The Life & Death of a Bull Elephant *WARNING GRAPHIC CONTENT*

One of Mara Elephant Project’s key elephant-saving components is our collaring program. Along with the help of our partners at Save The Elephants, we have 11 collared elephants that are closely monitored. Picking the perfect candidate elephants for these collars sometimes comes down to the level of danger for their lives; large bull elephants are at the highest risk of both poaching and human elephant conflict.


African bull elephants can live for up to 70 years and be as large as 15,000 lbs. Their ivory grows throughout their lifetime and can be worth a lot of money if poached. In addition to the poaching aspect of the complicated situation, there is also the human elephant conflict. Male bulls often crop raid local farms and with their size can wipe out an entire crop in one night’s time. These bull elephants learn that it’s an easy way to get food and then teach other generations of males to do the same. Farmers often retaliate against these bull elephants using poison spears to kill them thus eliminating the risk of losing their crops.

This is why bull elephants like Bobo are so important to collar and monitor. MEP collared Bobo 2 years ago and has continued to keep a continuous eye on him since. He was high risk because he was not only a large elephant with massive tusks, but also because he was a notorious crop raider. He was once a part of a large group of males roaming the Mara but in 2012, one of the deadliest years for elephants in the Mara, most of his herd were poached leaving just him and a few other now solitary large bulls.

Bobo Collared MEP’s constant monitoring of Bobo enabled us to deter him from crop raiding and intervene if he had already gone too far. We used our near real-time location monitoring to establish when he had crossed boundaries into farmland he was not supposed to be in. Ultimately, our goal was to usher Bobo into the Mara North Conservancy away from farmland and poachers but keeping a vastly roaming male elephant in one place is extremely difficult.

Wilson Monitoring Bobo's movements


“There’s no way this guy would have lived this long without MEP.”Richard Roberts, MEP Co-Founder

Bobo Medical Attention These difficulties came to a head during the second week of June when Bobo was treated by MEP and Kenya Wildlife Service for poison arrow wound obtained while crop raiding. The treatment was successful and even though we were monitoring his movements and trying to deter him, Bobo continued to crop raid.




On the night of June 21 MEP CEO Marc Goss received an immobility alert on Bobo’s collar and his long-time fears for Bobo’s life were confirmed; Bobo was found dead that next morning from a poison arrow after a couple of days of confirmed crop raiding behavior.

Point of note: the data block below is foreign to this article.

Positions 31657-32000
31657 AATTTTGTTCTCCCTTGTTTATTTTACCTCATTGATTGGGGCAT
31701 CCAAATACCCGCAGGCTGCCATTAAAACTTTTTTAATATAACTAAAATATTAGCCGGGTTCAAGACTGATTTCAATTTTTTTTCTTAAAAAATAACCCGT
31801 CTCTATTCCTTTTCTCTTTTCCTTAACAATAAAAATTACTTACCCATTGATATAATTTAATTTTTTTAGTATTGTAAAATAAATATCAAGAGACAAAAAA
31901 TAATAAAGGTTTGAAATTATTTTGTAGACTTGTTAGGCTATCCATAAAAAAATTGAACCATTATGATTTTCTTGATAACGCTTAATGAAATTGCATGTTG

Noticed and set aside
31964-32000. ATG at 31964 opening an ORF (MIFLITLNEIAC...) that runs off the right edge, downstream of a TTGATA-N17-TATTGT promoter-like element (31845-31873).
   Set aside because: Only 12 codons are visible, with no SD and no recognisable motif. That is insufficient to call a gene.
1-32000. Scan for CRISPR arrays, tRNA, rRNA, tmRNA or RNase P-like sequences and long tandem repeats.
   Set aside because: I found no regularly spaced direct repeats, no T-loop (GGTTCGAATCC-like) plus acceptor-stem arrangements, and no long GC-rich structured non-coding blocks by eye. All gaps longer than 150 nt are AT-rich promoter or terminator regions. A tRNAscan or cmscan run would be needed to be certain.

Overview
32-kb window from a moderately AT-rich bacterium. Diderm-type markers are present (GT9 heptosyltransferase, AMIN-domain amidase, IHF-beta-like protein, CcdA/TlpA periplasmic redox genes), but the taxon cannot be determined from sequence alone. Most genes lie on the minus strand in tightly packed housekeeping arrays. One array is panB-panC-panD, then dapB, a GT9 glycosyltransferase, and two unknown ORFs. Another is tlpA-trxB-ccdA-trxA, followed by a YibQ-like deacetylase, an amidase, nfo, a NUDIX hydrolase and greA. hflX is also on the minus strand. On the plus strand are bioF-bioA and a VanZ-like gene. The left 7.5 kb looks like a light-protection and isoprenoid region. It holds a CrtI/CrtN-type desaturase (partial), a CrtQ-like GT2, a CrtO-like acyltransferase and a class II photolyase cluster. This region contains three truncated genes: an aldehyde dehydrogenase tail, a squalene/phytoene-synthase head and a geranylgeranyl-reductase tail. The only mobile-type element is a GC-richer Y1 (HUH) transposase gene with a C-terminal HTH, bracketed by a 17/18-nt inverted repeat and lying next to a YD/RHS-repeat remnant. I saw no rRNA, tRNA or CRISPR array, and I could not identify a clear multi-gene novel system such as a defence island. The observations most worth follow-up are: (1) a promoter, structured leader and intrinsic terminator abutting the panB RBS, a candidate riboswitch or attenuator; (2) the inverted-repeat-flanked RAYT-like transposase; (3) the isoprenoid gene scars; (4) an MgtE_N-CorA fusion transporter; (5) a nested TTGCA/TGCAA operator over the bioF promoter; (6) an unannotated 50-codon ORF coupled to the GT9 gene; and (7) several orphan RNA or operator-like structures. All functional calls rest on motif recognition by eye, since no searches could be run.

Bobo's dead

Conservation rangers from many different organizations came to see Bobo including the Kenya Wildlife Service, MEP and Transmara County as well as David Sheldrick Wildlife Trust vets all working together to make sure the investigation into Bobo’s death was executed properly.

“This is a sad day for us. We mourn the loss very profoundly.”KWS ranger

KWS Narok County Senior Warden Collins Omondi said that they would work tirelessly to bring justice for Bobo because, regardless of whether Bobo was crop raiding, killing an elephant is illegal. Once the autopsy was completed, KWS rangers took off Bobo’s tusks and secured them to ensure that the ivory doesn’t hit the black market and contribute to the illegal ivory trade. Bobo’s tusks weighed an astonishing 64.5 kg (142 lbs.) and were worth a staggering $64,000 street value.Bobo's Tusk

Bobo's Collar


While MEP did everything they could to protect Bobo from poachers, we couldn’t prevent the human elephant conflict that was inevitable with a growing population of farms and a diminishing space for elephants. There is no clean and clear solution for high-risk elephants like Bobo. Several experts suggest more fencing and MEP is currently working with government officials to discuss this possibility, but in the meantime, collars, rapid response units and our helicopter are the only solutions MEP can offer to protect these magnificent bulls from poaching and conflict.




Though Bobo’s death is a setback, it is also a reminder that the work MEP does is truly life and death for this keystone species. Your support is essential to the continued mission of Mara Elephant Project to prevent poaching and human elephant conflict.

Please DONATE in the memory of the magnificent Bobo.